Figuring out the state of women's rights in Nigeria -- Africa's most populous country -- is no easy matter. Nigeria made international news after Sharia courts in the largely Muslim North sentenced several women to death by stoning for adultery. But none of the sentences has been carried out, and some have been overturned by a religious appeals court.
And in spite of tough Islamic codes in the north, educated women also sit in state governments there, and work in major corporations. In addition, although the largely Christian south generally grants women greater rights, in many areas, like Calabar, southern women face some of the same problems as women in the north. Those include unsafe abortions, being forced into early marriages and having their futures decided in part by bride prices.
Activists say those practices treat women as a commodity, and emphasize the power of men to control their lives. Indeed, one of the most serious violations of women's rights -- genital mutilation, also known as female circumcision -- is more prevalent in Nigeria's south than in the north.
In Lagos, the non-profit organization Pathfinder International works on health and development issues. Its deputy country director for Nigeria, Bisi Tugbobo, says the struggle for greater rights is an issue facing just about every Nigerian woman.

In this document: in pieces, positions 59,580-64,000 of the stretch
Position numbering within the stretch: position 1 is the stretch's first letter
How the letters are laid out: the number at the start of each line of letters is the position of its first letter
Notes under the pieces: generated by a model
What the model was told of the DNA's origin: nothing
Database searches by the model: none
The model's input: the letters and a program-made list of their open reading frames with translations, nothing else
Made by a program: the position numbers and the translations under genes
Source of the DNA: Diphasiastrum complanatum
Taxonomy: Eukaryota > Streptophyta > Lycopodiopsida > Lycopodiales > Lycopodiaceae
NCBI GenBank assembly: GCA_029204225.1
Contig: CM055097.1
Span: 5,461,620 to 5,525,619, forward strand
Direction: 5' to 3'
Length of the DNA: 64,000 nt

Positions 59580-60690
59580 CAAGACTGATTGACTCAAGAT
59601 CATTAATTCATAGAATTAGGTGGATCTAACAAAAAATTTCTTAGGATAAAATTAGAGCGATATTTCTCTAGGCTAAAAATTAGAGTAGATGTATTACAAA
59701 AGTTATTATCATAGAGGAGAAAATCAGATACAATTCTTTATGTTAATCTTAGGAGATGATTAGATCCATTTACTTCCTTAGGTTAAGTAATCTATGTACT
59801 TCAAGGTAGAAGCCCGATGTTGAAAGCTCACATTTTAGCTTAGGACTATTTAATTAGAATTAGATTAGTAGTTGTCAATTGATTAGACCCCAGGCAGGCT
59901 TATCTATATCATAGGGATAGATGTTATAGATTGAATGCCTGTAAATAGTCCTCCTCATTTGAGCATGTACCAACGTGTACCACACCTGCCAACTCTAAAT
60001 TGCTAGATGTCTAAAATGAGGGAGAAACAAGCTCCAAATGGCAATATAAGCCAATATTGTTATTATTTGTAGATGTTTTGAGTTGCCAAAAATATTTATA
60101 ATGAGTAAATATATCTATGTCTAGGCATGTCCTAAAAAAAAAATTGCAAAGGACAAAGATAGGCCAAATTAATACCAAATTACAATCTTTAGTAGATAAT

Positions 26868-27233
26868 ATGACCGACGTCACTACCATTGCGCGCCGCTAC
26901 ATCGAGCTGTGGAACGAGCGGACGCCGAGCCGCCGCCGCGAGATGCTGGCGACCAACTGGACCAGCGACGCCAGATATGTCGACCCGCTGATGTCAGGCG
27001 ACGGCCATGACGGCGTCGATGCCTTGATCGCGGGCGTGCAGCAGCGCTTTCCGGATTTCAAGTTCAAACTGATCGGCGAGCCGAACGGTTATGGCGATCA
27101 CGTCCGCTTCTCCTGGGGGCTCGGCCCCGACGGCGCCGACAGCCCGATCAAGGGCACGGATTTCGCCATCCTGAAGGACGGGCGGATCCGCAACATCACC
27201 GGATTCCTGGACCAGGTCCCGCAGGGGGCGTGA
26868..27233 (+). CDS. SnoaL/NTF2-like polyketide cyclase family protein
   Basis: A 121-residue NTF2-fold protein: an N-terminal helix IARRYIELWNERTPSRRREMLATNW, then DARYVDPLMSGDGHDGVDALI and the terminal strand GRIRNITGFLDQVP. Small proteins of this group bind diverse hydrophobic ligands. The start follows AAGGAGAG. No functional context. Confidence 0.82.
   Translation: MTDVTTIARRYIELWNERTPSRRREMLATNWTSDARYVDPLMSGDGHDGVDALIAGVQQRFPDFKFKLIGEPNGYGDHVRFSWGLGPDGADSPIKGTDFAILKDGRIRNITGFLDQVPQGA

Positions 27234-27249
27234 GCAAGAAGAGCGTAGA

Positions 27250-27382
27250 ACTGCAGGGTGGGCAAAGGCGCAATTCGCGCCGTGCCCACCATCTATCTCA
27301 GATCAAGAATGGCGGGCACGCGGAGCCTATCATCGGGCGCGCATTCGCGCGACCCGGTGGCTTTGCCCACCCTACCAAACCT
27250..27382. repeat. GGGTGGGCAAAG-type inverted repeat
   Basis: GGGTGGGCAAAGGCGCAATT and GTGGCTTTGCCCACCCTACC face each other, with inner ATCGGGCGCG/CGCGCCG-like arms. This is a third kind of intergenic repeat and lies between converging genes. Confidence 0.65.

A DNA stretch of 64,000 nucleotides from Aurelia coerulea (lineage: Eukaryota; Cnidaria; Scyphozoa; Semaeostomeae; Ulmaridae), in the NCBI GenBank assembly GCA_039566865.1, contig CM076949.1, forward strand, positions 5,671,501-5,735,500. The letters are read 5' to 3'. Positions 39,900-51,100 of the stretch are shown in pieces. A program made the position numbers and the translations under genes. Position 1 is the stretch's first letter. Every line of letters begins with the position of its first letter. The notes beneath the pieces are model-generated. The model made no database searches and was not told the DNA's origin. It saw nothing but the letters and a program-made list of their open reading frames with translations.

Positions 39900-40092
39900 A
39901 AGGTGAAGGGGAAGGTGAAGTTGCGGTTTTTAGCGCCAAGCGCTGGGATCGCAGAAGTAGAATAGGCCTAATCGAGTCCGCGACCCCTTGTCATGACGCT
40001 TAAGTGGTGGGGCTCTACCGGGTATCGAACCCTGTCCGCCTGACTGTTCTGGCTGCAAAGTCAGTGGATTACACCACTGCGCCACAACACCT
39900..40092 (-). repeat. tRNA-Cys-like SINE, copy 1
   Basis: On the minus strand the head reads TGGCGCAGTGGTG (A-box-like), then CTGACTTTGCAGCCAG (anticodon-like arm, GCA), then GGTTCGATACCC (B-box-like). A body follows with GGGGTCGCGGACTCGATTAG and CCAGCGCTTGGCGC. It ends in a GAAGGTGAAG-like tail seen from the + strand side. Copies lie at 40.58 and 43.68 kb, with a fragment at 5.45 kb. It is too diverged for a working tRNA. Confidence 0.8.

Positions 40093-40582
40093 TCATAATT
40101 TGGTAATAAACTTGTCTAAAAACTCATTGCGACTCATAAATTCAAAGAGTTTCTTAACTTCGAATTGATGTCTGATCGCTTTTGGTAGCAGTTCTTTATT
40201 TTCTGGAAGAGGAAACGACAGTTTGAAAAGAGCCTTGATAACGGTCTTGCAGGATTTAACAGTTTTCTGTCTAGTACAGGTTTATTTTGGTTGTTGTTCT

"If you look at our culture, we have been controlled by men. So no matter what your education is -- unless you're a woman activist -- you don't have a place in Nigeria. Because you are a woman, you're supposed to be seen and not heard. Even in the south. In the south it's better, because you can talk to your husband, negotiate. But a lot depends on getting approval from your husband."
Nigeria's fitful progress toward greater women's rights mirrors countries elsewhere in Africa. Women have been appointed to top government posts in countries like Senegal, Uganda, Zambia and Sao Tome and Principe. At the same time, several African countries rank at the bottom of a recent United Nations world survey on girls' access to primary education.
What is changing in Nigeria is that women's rights are becoming a subject of national debate.
SOUNDS OF MUSIC ON NIGERIAN TV SHOW
This is the theme song of a television program called Today's Woman, on which women's concerns are discussed. The program recently featured a discussion of wife beating.
And there are groups like the Adolescent Health and Information Programs, based in the northern Muslim state of Kano. The group teaches local young people about health and sexuality issues -- and it also encourages young men and women to go to university and learn trades. It even encouraged 18-year-old Habibah Akindele to play on the women's basketball team for Kano State.
"It's my pride, being a girl playing basketball. I'm very happy about it. And people are supporting me."
Indeed, Mairo Bello, head of the program for adolescents in Kano State, says despite the furor over Sharia law, northern women there have more rights than they did a decade ago.
Way down south in Calabar, Bene Madunagu of Girls' Power agrees. She gives the example of her own Girls' Power students. She says many have gone on to earn university degrees or other higher educational diplomas. Ms. Madunagu says the young women of Nigeria's new generation have dreams, and many of them are on their way to fulfilling them.